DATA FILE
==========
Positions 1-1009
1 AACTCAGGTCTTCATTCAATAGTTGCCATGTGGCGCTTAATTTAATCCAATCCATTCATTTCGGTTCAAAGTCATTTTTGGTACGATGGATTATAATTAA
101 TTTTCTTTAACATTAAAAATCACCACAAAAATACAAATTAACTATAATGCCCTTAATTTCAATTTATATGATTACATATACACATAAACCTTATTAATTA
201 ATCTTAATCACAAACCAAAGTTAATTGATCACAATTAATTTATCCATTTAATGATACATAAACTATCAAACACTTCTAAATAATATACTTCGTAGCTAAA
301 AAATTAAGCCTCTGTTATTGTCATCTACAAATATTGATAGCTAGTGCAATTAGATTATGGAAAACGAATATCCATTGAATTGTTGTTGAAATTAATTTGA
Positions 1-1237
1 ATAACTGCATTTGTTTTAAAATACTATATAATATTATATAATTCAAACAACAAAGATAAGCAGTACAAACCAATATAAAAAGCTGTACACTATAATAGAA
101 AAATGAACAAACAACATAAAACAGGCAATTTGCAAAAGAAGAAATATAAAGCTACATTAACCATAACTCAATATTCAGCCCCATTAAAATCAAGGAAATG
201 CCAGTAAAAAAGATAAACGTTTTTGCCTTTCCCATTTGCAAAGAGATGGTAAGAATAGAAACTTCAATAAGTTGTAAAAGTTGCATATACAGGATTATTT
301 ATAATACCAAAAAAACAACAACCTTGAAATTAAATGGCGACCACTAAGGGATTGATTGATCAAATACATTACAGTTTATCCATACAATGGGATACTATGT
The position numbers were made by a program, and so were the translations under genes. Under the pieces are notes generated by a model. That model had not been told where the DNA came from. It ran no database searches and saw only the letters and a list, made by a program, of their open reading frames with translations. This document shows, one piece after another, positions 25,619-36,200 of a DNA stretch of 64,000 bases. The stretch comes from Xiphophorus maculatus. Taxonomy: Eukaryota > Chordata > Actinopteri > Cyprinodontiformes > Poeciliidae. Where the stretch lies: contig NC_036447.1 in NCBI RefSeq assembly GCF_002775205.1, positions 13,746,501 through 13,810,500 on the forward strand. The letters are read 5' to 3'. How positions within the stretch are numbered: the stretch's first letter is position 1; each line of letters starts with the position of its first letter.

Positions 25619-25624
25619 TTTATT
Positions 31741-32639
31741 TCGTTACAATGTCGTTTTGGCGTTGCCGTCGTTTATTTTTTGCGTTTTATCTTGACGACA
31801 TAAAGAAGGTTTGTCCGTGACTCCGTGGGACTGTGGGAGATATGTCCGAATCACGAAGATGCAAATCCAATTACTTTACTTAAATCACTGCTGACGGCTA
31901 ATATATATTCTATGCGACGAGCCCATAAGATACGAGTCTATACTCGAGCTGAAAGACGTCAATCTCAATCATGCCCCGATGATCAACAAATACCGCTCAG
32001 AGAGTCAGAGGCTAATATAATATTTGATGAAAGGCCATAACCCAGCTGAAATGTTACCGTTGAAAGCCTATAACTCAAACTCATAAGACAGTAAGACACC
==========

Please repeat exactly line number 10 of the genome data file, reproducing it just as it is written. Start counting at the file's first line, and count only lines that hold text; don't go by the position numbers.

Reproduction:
301 ATAATACCAAAAAAACAACAACCTTGAAATTAAATGGCGACCACTAAGGGATTGATTGATCAAATACATTACAGTTTATCCATACAATGGGATACTATGT